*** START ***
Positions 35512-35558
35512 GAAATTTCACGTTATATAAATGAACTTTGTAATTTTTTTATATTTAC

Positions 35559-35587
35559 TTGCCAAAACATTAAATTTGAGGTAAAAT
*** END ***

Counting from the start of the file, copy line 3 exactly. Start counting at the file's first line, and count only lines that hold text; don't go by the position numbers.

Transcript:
Positions 35559-35587